Hey Boulder Camera we know that you like your pot but why the Silence on your favorite son Mark Udall's admission that he lost his car and got a year's suspension in 1972.

I don't see how David Sirota does this. I'm dizzy already. Follow this link for the whole story. Maybe Google will pick it up now.

Friday, January 25, 2008

Born on the 4th of July

We saw this yesterday, but avoided writing about it because there was so much other Udall news.

The Colorado Springs Independent made this somewhat incoherent statement (it is easy to see how it happens in the day of word processing-we do it too often, ourselves):

This, even though Udall isn't liberal enough for some progressive liberals in the 2nd Congressional District, who complain they've been ignored, particularly when voicing their views on the war in Iraq.

It sure looks like an acknowledgement that Mark Udall is a liberal to us, and yet the left wing Independent then tries to claim that Udall is a moderate:

Yet Udall's moderate positions, including his stance to continue funding the war, have attracted a potential spoiler. Green Party candidate Bob Kinsey, a retired schoolteacher who lives in Denver and has run previously for Congress, sees himself as a grassroots alternative to voters dissatisfied with the commercialized election process

It's just another lie from the big blue lie machine, but there is a reason for it, admits the Independent:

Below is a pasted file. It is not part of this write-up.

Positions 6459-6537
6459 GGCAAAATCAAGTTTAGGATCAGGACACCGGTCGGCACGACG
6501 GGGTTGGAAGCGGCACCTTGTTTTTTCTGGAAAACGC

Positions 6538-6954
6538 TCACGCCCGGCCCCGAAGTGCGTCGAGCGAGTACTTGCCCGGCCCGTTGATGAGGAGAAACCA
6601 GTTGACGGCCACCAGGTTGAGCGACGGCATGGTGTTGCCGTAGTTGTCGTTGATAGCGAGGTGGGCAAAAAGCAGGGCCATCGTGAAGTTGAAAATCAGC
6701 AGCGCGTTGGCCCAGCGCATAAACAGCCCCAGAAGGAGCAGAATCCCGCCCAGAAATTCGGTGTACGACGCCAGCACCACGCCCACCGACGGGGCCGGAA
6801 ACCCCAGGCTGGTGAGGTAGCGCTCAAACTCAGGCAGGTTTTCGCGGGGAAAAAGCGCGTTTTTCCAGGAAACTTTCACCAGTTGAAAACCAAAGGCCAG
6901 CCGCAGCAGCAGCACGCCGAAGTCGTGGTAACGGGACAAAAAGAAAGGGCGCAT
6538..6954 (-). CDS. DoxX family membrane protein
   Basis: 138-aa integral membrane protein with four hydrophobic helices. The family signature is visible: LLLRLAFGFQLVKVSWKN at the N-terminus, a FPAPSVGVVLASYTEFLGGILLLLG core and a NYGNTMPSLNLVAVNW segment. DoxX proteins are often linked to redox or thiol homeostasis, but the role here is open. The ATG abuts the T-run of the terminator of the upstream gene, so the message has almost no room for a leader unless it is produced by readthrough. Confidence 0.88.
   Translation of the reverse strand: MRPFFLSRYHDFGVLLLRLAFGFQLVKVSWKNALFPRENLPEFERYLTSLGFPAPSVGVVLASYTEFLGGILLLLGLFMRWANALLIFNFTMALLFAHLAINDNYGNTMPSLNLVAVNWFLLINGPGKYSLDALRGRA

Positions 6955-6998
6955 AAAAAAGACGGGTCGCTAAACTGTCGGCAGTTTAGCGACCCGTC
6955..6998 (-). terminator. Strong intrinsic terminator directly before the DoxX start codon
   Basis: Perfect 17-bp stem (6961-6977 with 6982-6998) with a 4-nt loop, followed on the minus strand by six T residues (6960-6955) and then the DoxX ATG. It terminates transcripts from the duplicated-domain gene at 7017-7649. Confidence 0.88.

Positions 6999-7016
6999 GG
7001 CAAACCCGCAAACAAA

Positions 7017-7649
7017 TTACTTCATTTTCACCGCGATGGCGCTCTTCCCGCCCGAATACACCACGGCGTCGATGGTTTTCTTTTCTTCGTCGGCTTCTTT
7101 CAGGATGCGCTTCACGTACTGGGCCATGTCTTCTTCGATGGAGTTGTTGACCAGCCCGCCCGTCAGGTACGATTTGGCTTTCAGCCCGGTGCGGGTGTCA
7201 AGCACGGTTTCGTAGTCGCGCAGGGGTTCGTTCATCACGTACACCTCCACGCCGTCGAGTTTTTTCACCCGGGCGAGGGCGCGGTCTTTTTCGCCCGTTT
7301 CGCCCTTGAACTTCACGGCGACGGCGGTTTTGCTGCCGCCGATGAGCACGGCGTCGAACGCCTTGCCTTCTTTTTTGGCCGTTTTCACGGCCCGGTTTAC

"Democrats who seek to reach statewide voters usually must project an image of being moderate and pro-business," [ Bob Loevy, a Colorado College professor of political science ] says, adding that Democrats who want to win the big races "must get to the middle."

So, that brings us to our scoreboard:

The Mark Udall is not a moderate scoreboard:
extremist 2
reliably left wing 10
liberal 29
moderate 0
conservative (chuckle)

We started this scoreboard when we noticed that liberal blogs and the msm were routinely calling Mark Udall a "liberal," "reliably left wing," and even "extremist." We do not count comments from conservative blogs and we didn't count a comment on a liberal show by a conservative politician. Those who would like to check our methodology can follow the bread crumbs backwards.

Folks Back East Less Pessimistic

Real Clear Politics has been pessimistic about Bob Schaffer's possibilities for months. They follow the conventional wisdom of the folks back east. The folks back east spend a lot of time studying their navels and not much else. Scary.

Today, they are a bit less pessimistic. They have published an optimistic John Ensign quote, which is equally scary. This will be a close race:

Colorado is a potentially vulnerable state for Republicans due to the retirement of incumbent Senator Wayne Allard, and the state's recent penchant for voting Democratic. Bush carried the state by just 5 points in 2004, after defeating Gore in 2000 by 9 points. According to the most recent polls, the race between former Republican Congressman Bob Schaffer and Democratic Congressman Mark Udall will likely be close, but Ensign said he still expects Schaffer to win.

Thursday, January 24, 2008

Loon In The Attic Drops Out

David Sirota's Loon in the Attic announced today that he is dropping out of the Presidential Sweepstakes. It seems that his day job is in jeopardy.

See you in Denver this summer, Dennis Kucinich.